"A Comparative Performance Evaluation Model of Mobile Agent Versus"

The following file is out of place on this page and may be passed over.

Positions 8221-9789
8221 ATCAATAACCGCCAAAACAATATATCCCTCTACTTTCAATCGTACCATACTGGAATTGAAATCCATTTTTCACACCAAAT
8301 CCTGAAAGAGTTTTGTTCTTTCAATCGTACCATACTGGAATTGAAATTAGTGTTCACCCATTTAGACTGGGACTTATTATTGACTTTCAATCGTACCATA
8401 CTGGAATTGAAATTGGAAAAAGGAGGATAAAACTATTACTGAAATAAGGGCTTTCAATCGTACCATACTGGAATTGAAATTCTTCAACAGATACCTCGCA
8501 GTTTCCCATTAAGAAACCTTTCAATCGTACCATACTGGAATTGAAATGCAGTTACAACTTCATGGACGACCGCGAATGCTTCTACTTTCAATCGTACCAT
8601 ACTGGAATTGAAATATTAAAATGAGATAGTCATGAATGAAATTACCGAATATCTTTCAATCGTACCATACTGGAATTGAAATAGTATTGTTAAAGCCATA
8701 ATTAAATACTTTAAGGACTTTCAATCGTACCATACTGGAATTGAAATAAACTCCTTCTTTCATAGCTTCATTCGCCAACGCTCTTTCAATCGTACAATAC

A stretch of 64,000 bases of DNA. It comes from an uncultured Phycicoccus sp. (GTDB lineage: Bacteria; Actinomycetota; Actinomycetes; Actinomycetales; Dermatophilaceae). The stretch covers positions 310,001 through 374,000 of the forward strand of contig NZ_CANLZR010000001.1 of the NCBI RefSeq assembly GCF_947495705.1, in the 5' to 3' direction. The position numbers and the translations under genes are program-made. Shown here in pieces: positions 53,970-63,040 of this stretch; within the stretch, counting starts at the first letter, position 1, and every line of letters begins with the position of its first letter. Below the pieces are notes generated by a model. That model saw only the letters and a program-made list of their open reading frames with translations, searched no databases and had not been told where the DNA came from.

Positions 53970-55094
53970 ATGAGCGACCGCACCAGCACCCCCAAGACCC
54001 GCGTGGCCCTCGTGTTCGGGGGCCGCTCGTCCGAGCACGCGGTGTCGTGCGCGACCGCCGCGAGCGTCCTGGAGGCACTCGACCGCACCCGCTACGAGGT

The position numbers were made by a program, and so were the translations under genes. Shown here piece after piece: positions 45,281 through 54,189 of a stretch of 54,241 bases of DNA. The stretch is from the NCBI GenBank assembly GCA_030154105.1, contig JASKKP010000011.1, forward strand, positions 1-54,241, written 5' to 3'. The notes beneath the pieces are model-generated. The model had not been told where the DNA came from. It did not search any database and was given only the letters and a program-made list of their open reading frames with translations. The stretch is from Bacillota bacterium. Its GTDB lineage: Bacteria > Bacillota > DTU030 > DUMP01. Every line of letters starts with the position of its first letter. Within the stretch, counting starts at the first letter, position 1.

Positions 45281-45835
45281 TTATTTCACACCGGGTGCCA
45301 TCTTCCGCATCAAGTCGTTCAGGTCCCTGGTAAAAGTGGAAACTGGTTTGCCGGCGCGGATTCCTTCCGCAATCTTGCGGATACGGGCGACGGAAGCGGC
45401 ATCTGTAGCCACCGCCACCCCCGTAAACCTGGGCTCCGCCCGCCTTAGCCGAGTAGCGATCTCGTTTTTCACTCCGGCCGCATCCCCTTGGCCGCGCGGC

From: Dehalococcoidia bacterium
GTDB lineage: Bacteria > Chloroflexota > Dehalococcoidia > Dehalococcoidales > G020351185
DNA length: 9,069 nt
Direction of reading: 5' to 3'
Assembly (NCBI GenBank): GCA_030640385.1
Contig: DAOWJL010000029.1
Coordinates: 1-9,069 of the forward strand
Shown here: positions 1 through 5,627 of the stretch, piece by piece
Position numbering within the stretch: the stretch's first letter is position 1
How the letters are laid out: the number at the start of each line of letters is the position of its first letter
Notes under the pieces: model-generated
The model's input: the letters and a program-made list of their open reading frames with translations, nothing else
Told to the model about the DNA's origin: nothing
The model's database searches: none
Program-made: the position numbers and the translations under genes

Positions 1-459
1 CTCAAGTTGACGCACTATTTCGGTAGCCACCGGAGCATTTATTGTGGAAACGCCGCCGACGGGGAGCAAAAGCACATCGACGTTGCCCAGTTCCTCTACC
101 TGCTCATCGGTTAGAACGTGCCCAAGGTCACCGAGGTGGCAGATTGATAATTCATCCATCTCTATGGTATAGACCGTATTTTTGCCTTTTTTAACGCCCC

World Academy of Science, Engineering and Technology 27 2007 A Comparative Performance Evaluation Model of Mobile Agent Versus Remote Method Invocation for Information Retrieval Yousry El-Gamal, Khalid El-Gazzar, and Magdy Saeb power available in the server machines by shifting the Abstract—The development of distributed systems has been computations into the server side. In this work, we present a affected by the need to accommodate an increasing degree of comparative performance evaluation model of Mobile Agents flexibility, adaptability, and autonomy. The Mobile Agent versus Remote Method Invocation by means of an analytical technology is emerging as an alternative to build a smart generation approach. In the following few lines, we discuss various of highly distributed systems. In this work, we investigate the performance aspect of agent-based technologies for information approaches for information retrieval. retrieval. We present a comparative performance evaluation model of Static decision approach of choosing between mobile Mobile Agents versus Remote Method Invocation by means of an agents and client-server paradigms was discussed several analytical approach. We demonstrate the effectiveness of mobile times for a variety of applications. References -- have agents for dynamic code deployment and remote data processing by comprehensively discussed this approach. The authors built reducing total latency and at the same time producing minimum their model based on, we believe, some impractical network traffic. We argue that exploiting agent-based technologies significantly enhances the performance of distributed systems in the assumptions. Actually, this was reported by the authors domain of information retrieval. themselves, to keep their model simple. Other authors have discussed the same approach by using applications from the Keywords—Mobile Agent, performance evaluation, RMI, network management domain --. Conversely, other information retrieval, distributed systems, database. researchers have proposed a mixed approach such as in reference . In their work, they concluded that only a I. INTRODUCTION mixture between mobile agent migrations and remote procedure calls would produce minimal network traffic. The M OBILE agents are considered one of the most power all- embracing forms of code mobility. Mobile agents have not yet been well received by the internet community  since impact of various migration strategies of mobile agents on the overall performance was discussed in . Minor work was found that discusses the influence of the wireless network issues such as reliability and security are yet to receive transmission quality on the overall response time . In this developers’ confidence. However, along with the wide spread work, the authors have proposed a mathematical model to of Java-based applications, mobile agents have become compare the response time between client-server and mobile extensively popular not only in the research community but agent approaches. The scalability of mobile agents was also in industrial projects . One of the most attractive investigated, and the authors pointed out that the server applications for mobile agents is the notion of "distributed scalability of mobile agent server software is a severe penalty information processing". This is particularly clear in the for overall performance of mobile agent-based approaches mobile computing scenarios where users have portable  Using the experimental results approach, some authors computing devices with only intermittent, low bandwidth have presented results of experiments with the “Aglets mobile connections to the main network. A mobile agent can abandon agent system” and a client server implementation based on the portable device, move onto the network locations of the Java RMI . Recently, comparison between mobile agent needed information resource and perform a locally custom- and RMI-based applications has attracted a growing attention. retrieval task. Only the results are transmitted back to a This is probably because mobile agents have a better fault portable device . Moreover, the mobile agent can carry on a tolerance when compared to the RMI . Two important task while the connection to the portable device is temporally properties for fault-tolerant mobile agent execution: lost and then continue once the link returns to send the found nonblocking and executing exactly-once were discussed in result. . The mobile agent paradigm is considered a promising Furthermore, mobile agents can exploit the high processing model for load balancing in general, and diffusion load- balancing techniques in particular -. The authors of Yousry El-Gamal is Minister of Education (e-mail: firstname.lastname@example.org). K. El-Gazzar, and M. Saeb are with Computer Engineering Department, reference  have presented a decentralized algorithm for Arab Academy for Science, Technology & Maritime Transport, Alexandria, dynamic load balancing based on the mobile agent paradigm. Egypt (e-mail: email@example.com, firstname.lastname@example.org). 286 World Academy of Science, Engineering and Technology 27 2007 An immense effort is put into mobile agent security issues development of mobile agent applications due to its nature in ---. More efforts were put in studying the handling heterogeneous platforms. Unfortunately, java does performance of mobile agent platforms themselves -- not support strong migration. For example, it does not provide . The remainder of this paper is organized as follows: sufficient mechanisms for capturing the execution state of the Section two presents the concept of agent migration. Section agent . However, during the last few years, many three describes the proposed comparative analytical model for techniques were introduced to overcome this drawback and performance comparison between mobile agents and RMI. they are classified into two major categories. Those that use Section four discusses results, and finally section five modified or custom Virtual Machines (VMs) and those that provides a summary and our conclusions. change the compilation model . Nevertheless, each of these approaches has its pitfalls. In load-balance applications, II. THE AGENT MIGRATION it is required that the application be restored to the exact state Through the agent lifetime, an agent could migrate from an before agent migration to be transparent to the application execution environment to another. The agent migration itself. Therefore, strong migration seems to be the rational process consists of deactivating the agent, capturing its state, choice. In other applications, where agents are considered to transporting the agent to a new location, restoring the agent be efficient such as in information retrieval applications, state, and then resuming the agent execution. In this mobile agents that support only weak mobility is considered to environment, different migration strategies can be employed. be sufficiently acceptable. This is primarily to avoid the high In the next two sub-sections, we illustrate these different cost of strong mobility. The next section provides a model for migration strategies and mobility models. this type of applications. A. The Migration Strategy III. THE PERFORMANCE MODEL There are two main discerned categories to transfer the In this section, we propose an analytical model that code and data to the destination platform in a mobile agent describes the network load and the response time in order to technology. These are "push" and "pull". The strategy used in compare the performance of both the mobile agents and the migration has a great impact on the mobile agent performance. Remote Method Invocation (RMI). RMI is an object One of the pitfalls of the "push strategy" is that it drives equivalent of the classical client-server approach. In this classes that could not have been used in the next locations or research, we are only concerned with the parameters that can could never have been used at all. On the other hand, a "pull be useful in the comparative evaluation. For example, the strategy" requires a fast reliable retained connection or at least number of requests that arrives to the server can affect the a fast way to reconnect to the agent source through the agent total processing time of the request. However, such effect lifetime. All of these strategies can be classified  as when applied on both approaches will have no comparative follows: impact. We are interested in identifying the parameters required for choosing a certain paradigm. Therefore, the Push-all-to-next influence of the server conditions and the network conditions The code and all referenced objects are totally transferred to will not be of value in the comparative evaluation. We the next location consider a common application scenario as the foundation for Push-all-to-all the development of the proposed model. The scenario consists The complete code of the agent are transmitted to all of a client that searches for a single data item located in one of destination platforms the agent intending to visit so it needs all the n servers. The task is terminated once the data item is itinerary to be known in advance. found. We assume that the client begins to send a request Breq Pull-all-units in bytes and the servers reply by Bres if the requested data are The agent only transmits the data and after the destination found otherwise, a reply BNF is returned. The same process is receives it starts to download all class files immediately when repeated on the next server until the required data are fetched. the first class file must be downloaded. On the other hand, the mobile agent approach visits Pull-per-unit sequentially the set of servers until it obtains the desired After the destination receives the data, it tries to download information. Fig. 1 clearly demonstrates this scenario. the needed class file only. The mobile agent compresses the data which are found at the server before transmitting it back to the client by a B. The Mobility Models compression ratio σ, where 0 ≤ σ ≤ 1. We assume that the Mobile agents consist of three main components: code mobile agent consists of code BC, data state BD, where BD is segment, data state, and execution state. When they are all the sum of the bytes of the result, and BS is the execution captured and transferred, we classify the mobility here as a state. The probability of finding data at server i is given by pi, strong migration. On the other hand, weak mobility is the where 0 ≤ pi ≤ 1. The migration process consists of ability to transfer code and data state only. There is no marshalling data and state, transmitting the code, data and migration to the execution state in this case. Some believe that state to the destination, unmarshalling data and state then, Java has been put forward as the preferred language for the 287 World Academy of Science, Engineering and Technology 27 2007 resuming the agent execution. We assume that the time to n marshalling and unmarshalling one byte is tm. The time to Bcs = np ∑(1− p )i −1(iBreq + (i −1)BNF + Bres ) (2) i =1 process the request at the server is tp. The time to transfer one Now, we investigate the mobile agent approach. For sake of byte from location L1 to location L2 over the direct link L1-L2 simplicity, we additionally assume that when the agent t migrates to a new location it carries all its code, data, and all is B L 1−L 2 . That is, indirect routes are ignored. We emphasize state information by using the “push all-to-next” migration that, each server will be visited only once. Therefore, there is strategy. However, while the agent migrates back to home, it no reusing of the same server again in one searching task. The carries only the data state. BMA is the total network traffic, in load due to TCP header is ignored. There is no network bytes, caused by this paradigm. This network load is queuing time. For sake of simplicity, we assume that the calculated by: returned result has a constant size. We additionally assume a constant overhead scheduling time (ts) in the case of mobile B MA = p1 (B C + 2B S + B req + (1 − σ ) B res ) + agents. That is, the agent action is considered as a heavy task. p 2 (1 − p1 )(2B C + 3B S + 2B req + (1 − σ )B res ) + ... Finally, we neglect the authentication overhead. We consider that all of these assumptions have negligible effect on the p n (1 − p1 )(1 − p 2 )...(1 − p n −1 ) comparative study suggested in this work. (nB C + (n + 1)B S + nB req + (1 − σ )B res ) That is, n i −1 B MA = ∑ p i ∏ (1 − p j )(i B C + (i + 1) B S + iB req + (1 − σ ) B res ) (3) i =1 j =1 Again, if we assume that all the servers have the same probability (p) of finding data item. Then equation 3 can be written as: n B MA = np ∑ (1 − p )i −1 (iB C + (i + 1)B S + iB req + (1 − σ )B res ) (4) i=1 Considering the case of handheld devices or as an example a PDA, we are concerned only with the traffic cost from the client side such as GPRS connection to the internet. The traffic by the mobile agent paradigm is calculated by: B MA GPRS = B C + 2 B S + B req + (1 − σ ) B res (5) This load remains constant whatever the number of the visited locations. In addition, the impact of client wireless connection Fig. 1 Illustration of a graphical scenario of a client trying to search reliability is considered negligible in the case of using mobile for data in a set of web servers agent approach. Therefore, the use of the mobile agent approach reduces the network traffic by the client side to a A. The Network Load minimum. Whereas, the network traffic that is caused by the We start by analyzing the RMI approach. The client sends a RMI approach remains unchanged from that one calculated request to invoke a method placed on the server. This method above by equation 2. searches locally for the data and replies to the invoker by the found data result or returns a NOT-FOUND reply. The client B. The Response Time repeats the search process in the next server until the data item We measure response time in seconds. Regarding the RMI is found. Hence, the network load affected by this approach approach this response time is calculated by: (BCS) is calculated by: tcs = p1 ((B req + B res )t B01 + t p ) + B cs = p1 (B req + B res ) + p 2 (1 − p1 )((B req + B NF )t B01 + (B req + B res )t B02 + 2t p ) + ... p 2 (1 − p1 )(2B req + B NF + B res ) + ... pn (1 − p1 )(1 − p2 )...(1 − pn −1 ) p n (1 − p1 )(1 − p 2 )...(1 − p n −1 )(nB req + (n − 1)B NF + B res ) ((B req + B NF )(t B01 + t B02 + ... + t B0( n −1) ) + (B req + B res )t B0n + nt p ) That is, That is, n i −1 i −1 n i −1 tcs = ∑ pi ∏(1− p j )((B req + B NF )∑(t B0 j ) + t B0i (B req + B res ) + it p ) (6) B cs = ∑ p i ∏ (1 − p j )(iB req + (i − 1)B NF + B res ) (1) i =1 j =1 j =1 i =1 j =1 Applying the same approach in simplifying equations 3, 4, For the ease of modeling, we assume that all servers have the and suppose that the network have the same delay per byte same probability (p) of finding data item. Then, equation 1 over all the links. Then equation 6 can be simplified to be as can be rewritten as: shown next. 288 World Academy of Science, Engineering and Technology 27 2007 n 400 byte/sec. Fig. 2 shows the result of comparison between t cs = np ∑ (1 − p )i −1 (t B (B res + iB req + (i − 1)B NF ) + it p ) (7) the RMI and the mobile agent approaches using the "Expected i =1 Network Load" versus "Result Size". It clearly shows that The corresponding response time in the mobile agent mobile agents performs better when the result size is more approach is calculated by: than 6 k byte, and using a compression ratio σ equal to 0.7, when ten locations are visited. Whereas, the slightly hint : B ma = BC + BS + B req improvement taken from the RMI in smaller server result sizes t MA = p1 (B ma (t B01 + t m ) + (BS + B res )(t B01 + t m ) + t S + t p ) + is negligible. Fig. 3 illustrates the network load produced by p 2 (1− p1 ) each paradigm against the number of servers. The break-even (B ma (t B01 + t m ) + B ma (t B12 + t m ) + (BS + (1 − σ )B res )(t B02 + t m ) + 2t S + 2t p ) + ... point moves forward and backward according to the changes pn (1− p1 )(1 − p2 )...(1 − pn −1 ) in the mobile agent code size, and the positive effect of (B ma (nt m + t B01 + t B12 + ... + t B( n−1) n ) + (BS + (1 − σ )B res )(t B0n + t m ) + nt S + nt p ) compression ratio. Fig. 3 shows the impact of the number of n i −1 i servers on the network load. It can be seen that only for small t MA = ∑ pi ∏(1− p j )(B ma (nt m + ∑(t B( j −1) j ) + (BS + (1− σ )B res )(t B0i + t m ) + it S + it p ) i =1 j =1 j =1 number of servers, mobile agent produce less network traffic. (8) However, for large server results, mobile agents always Simplifying this equation, using the above simplification produce less network traffic due to the positive effect of the assumptions leads us to: compression of the server result. Fig. 4 illustrates the network n load considering the client side only, it is obvious that mobile t MA = np ∑ (1 − p )i −1 ((iBC + iB req + (i + 1)B S + (1 − σ )B res )(t B + t m ) + it S + it p ) i =1 agents produce minimal network load. Moreover, it is (9) independent from the location of found information. Using the calculated network load from equation 3 simplifies the response time equation 9 as: n (n + 1) (10) t MA = np (B MA (t B + t m ) + (t S + t p )) 2 IV. PERFORMANCE EVALUATION In this section, we provide a discussion of the proposed model results. Furthermore, we determine the break-even points between the two paradigms. These break-even points determine which paradigm performs better with a given set of parameters. A. Evaluation Criteria In the proposed comparative model, we choose to use two Fig. 2 Network load versus server result size for fixed compression quantifiable measurable quantities as evaluating metrics; the ration σ. Mobile agent produce smaller network load while σ response time and the network load. These two metrics are increases employed to compare the performance of the RMI-based paradigm versus the mobile agent-based paradigm. The objective is to decide mathematically which paradigm produces less network traffic in order to provide most rapid response. B. Results and Discussion To evaluate the performance of the RMI and mobile agent paradigms, we have developed an implementation of the proposed method for both paradigms using a customized version of IBM Aglets to verify and validate the model results. Different scenarios are considered using both paradigms. The Agent consists of BC = 2 Kbytes. Weak Migration is considered that is suitable for information retrieval applications, and so BS = zero. The probability of Fig. 3 Network load versus no of servers. Mobile agent always finding data at servers is considered to be unknown, and can responds fast be guessed as p = 0.5. BNF = 20 bytes, σ is varied from zero to one. The time to process the request is simulated by a latency tp equal to 0.002 second. Finally, the network throughput = 289 World Academy of Science, Engineering and Technology 27 2007 V. SUMMARY AND CONCLUSION In this exertion, we have demonstrated the following: o A performance model that is based on rather more realistic assumptions. o Employing this model, the RMI and the mobile agent paradigms were compared based on network load and the response time. o A breakeven point was determined that can benefit the system developer to recognize and choose the correct paradigm to be utilized for a given application and an environment. o The model was verified employing a customized version of Aglets for both paradigms. Fig. 4 Network load at the client side in the case of handheld devices Based on our results, one can conclude that the mobile Figs. 5 and 6 show the corresponding diagrams for the agent is a promising paradigm for the design of information response time. These diagrams illustrate the influence of the retrieval systems in a distributed environment. However, one result size and number of visited locations respectively on the should always consider that there is a paradigm suitable for a overall response time. The most notable feature from these given application running in a specific environment. graphs is the fast response time of the mobile agents for large In this article, we have proposed a mathematical model to results. However, for example if the data rate is high enough, compare the performance of the two code mobility extremes: mobile agents of large code size may not think to be the best mobile agents and client-server paradigms. The mobile agent paradigm. 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